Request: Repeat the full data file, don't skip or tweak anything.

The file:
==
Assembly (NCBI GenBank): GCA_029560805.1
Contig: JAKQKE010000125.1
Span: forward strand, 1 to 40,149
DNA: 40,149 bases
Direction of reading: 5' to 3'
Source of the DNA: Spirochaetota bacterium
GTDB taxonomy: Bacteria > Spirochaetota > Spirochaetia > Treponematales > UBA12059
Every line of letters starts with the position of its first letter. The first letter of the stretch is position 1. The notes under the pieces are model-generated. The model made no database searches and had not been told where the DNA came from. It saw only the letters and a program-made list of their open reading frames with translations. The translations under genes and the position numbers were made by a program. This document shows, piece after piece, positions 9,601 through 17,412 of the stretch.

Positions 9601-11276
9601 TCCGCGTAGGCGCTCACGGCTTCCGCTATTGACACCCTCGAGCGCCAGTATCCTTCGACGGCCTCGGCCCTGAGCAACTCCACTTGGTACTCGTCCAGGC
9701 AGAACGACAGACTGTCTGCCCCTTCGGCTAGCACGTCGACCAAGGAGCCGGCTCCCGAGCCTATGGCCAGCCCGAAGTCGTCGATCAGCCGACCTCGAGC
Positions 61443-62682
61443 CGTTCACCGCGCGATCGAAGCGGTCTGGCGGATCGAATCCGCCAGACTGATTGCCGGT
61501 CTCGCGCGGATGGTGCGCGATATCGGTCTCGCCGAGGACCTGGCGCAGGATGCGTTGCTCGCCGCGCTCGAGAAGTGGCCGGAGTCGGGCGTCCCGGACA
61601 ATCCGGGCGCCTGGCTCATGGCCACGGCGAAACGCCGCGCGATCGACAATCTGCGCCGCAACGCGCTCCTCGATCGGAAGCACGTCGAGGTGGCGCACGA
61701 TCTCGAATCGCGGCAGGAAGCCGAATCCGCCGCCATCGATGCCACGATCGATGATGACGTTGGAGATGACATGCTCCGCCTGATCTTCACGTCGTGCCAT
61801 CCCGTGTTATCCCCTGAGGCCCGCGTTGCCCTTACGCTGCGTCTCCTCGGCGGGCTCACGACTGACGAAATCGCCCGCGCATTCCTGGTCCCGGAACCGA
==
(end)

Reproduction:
Assembly (NCBI GenBank): GCA_029560805.1
Contig: JAKQKE010000125.1
Span: forward strand, 1 to 40,149
DNA: 40,149 bases
Direction of reading: 5' to 3'
Source of the DNA: Spirochaetota bacterium
GTDB taxonomy: Bacteria > Spirochaetota > Spirochaetia > Treponematales > UBA12059
Every line of letters starts with the position of its first letter. The first letter of the stretch is position 1. The notes under the pieces are model-generated. The model made no database searches and had not been told where the DNA came from. It saw only the letters and a program-made list of their open reading frames with translations. The translations under genes and the position numbers were made by a program. This document shows, piece after piece, positions 9,601 through 17,412 of the stretch.

Positions 9601-11276
9601 TCCGCGTAGGCGCTCACGGCTTCCGCTATTGACACCCTCGAGCGCCAGTATCCTTCGACGGCCTCGGCCCTGAGCAACTCCACTTGGTACTCGTCCAGGC
9701 AGAACGACAGACTGTCTGCCCCTTCGGCTAGCACGTCGACCAAGGAGCCGGCTCCCGAGCCTATGGCCAGCCCGAAGTCGTCGATCAGCCGACCTCGAGC
Positions 61443-62682
61443 CGTTCACCGCGCGATCGAAGCGGTCTGGCGGATCGAATCCGCCAGACTGATTGCCGGT
61501 CTCGCGCGGATGGTGCGCGATATCGGTCTCGCCGAGGACCTGGCGCAGGATGCGTTGCTCGCCGCGCTCGAGAAGTGGCCGGAGTCGGGCGTCCCGGACA
61601 ATCCGGGCGCCTGGCTCATGGCCACGGCGAAACGCCGCGCGATCGACAATCTGCGCCGCAACGCGCTCCTCGATCGGAAGCACGTCGAGGTGGCGCACGA
61701 TCTCGAATCGCGGCAGGAAGCCGAATCCGCCGCCATCGATGCCACGATCGATGATGACGTTGGAGATGACATGCTCCGCCTGATCTTCACGTCGTGCCAT
61801 CCCGTGTTATCCCCTGAGGCCCGCGTTGCCCTTACGCTGCGTCTCCTCGGCGGGCTCACGACTGACGAAATCGCCCGCGCATTCCTGGTCCCGGAACCGA